The Caribbean Vocational Qualification (CVQ) is now a regionally accepted certification thanks to the work of the CARICOM Education for Employment (C-EFE) Programme facilitated by the Colleges and Institutes Canada (CICan).
For the past eight years, the CAD $19 million programme sought to increase the quality of skilled based education in 12 CARICOM countries including Barbados. One of its proudest achievements is the recognition of the skills and competency based CVQ conceptualized by the Caribbean Association of National Training Authorities (CANTA).
Immediate Past Chairman of CANTA Wayne Wesley expressed his pleasure with the programme that has increased human capacity development in the region, by making persons more competent. The CVQ has expanded with up to levels three and four being offered in certain disciplines at secondary and tertiary institutions. The addition of personnel such as assessors and verifiers has increased the reach of the qualification. Initially, Barbados, Trinidad and Jamaica were “the big three” that accepted the CVQ and this has now expanded to seven CARICOM countries.
The CVQ is also a pillar for the Caribbean Single Market and Economy (CSME) as it allows people with the certification to move between islands in the region. Wesley said, “This partnership has certainly brought us closer together as a region, the various training agencies who seemingly were operating just within their own national sphere [have begun] to understand the importance of regional integration and collaboration.”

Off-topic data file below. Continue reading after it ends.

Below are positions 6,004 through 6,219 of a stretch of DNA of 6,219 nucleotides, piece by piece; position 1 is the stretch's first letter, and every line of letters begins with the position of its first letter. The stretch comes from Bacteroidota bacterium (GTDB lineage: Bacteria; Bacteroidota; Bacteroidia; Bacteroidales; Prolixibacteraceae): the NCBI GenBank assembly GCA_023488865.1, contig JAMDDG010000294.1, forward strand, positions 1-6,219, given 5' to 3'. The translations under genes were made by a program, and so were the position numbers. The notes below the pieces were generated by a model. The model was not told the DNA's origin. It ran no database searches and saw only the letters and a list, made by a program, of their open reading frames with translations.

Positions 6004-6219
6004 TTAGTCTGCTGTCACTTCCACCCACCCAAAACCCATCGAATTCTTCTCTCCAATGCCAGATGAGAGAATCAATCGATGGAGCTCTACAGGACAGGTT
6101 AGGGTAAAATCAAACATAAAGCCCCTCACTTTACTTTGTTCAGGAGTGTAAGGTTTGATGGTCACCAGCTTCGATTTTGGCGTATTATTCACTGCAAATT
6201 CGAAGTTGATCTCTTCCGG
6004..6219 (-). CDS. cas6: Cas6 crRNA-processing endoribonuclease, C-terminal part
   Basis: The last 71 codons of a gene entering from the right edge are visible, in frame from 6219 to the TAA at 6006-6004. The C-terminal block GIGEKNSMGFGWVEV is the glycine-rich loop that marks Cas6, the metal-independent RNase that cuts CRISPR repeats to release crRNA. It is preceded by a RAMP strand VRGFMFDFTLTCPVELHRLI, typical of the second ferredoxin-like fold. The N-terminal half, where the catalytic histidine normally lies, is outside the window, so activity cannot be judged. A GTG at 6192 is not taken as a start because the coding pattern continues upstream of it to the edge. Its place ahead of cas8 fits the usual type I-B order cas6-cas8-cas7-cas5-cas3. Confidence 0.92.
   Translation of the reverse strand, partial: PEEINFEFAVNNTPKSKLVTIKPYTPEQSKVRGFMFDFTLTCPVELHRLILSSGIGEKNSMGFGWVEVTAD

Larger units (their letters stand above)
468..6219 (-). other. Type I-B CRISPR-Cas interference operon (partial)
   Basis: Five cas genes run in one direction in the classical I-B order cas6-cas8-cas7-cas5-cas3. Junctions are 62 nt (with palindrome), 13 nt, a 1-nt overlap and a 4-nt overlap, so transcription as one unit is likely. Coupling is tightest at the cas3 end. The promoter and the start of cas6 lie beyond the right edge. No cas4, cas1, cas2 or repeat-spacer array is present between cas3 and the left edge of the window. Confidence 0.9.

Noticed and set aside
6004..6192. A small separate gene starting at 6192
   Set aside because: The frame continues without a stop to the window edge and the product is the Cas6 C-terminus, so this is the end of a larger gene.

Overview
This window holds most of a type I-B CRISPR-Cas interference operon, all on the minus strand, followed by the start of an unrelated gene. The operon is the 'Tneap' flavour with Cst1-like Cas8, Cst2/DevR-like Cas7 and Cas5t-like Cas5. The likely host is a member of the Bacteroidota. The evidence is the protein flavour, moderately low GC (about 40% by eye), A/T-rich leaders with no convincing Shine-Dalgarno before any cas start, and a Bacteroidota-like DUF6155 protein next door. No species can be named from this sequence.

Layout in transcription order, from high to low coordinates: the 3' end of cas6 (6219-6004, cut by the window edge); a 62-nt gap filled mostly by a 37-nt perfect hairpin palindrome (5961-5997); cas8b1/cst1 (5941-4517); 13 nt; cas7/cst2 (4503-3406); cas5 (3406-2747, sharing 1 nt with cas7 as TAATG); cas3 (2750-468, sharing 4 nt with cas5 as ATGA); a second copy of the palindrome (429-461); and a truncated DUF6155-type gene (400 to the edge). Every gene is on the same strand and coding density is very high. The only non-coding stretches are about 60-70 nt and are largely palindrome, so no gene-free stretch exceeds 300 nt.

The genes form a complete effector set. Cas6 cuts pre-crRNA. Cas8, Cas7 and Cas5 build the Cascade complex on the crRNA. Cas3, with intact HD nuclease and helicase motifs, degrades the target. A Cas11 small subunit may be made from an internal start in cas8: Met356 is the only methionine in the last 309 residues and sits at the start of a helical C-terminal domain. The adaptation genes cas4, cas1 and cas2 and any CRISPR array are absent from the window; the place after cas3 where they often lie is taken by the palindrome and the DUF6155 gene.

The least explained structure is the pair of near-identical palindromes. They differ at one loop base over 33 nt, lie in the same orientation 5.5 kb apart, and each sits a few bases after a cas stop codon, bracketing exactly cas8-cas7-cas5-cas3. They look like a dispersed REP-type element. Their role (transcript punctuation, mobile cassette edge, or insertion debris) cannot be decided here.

The programme, also geared towards revamping regional Technical and Vocational Education Training (TVET) councils, has successfully built a stronger network. Canadian High Commissioner to Barbados and the OECS Her Excellency Marie Legault stressed the importance of TVET which prompted Canada to invest in the Caribbean.
C-EFE saw more than 2, 700 students enrolled in 23 new or renewed TVET programmes within focal sectors such as aircraft maintenance, mining and renewable energy, automotive electronics and the cultural and creative industries. With sustainability as the main goal, Legault assured that though the project is approaching completion, Canada will continue to invest in TVET in the Caribbean.
In Barbados, the Samuel Jackman Prescod Institute of Technology partnered with Sault College in Canada specifically for a renewable energy and energy conservation programme involving solar panels and wind turbines. Over 90 students took part in the courses and 18 faculty members received training in renewable energy. Sault College will now offer two scholarships to Barbadians each year. (KW)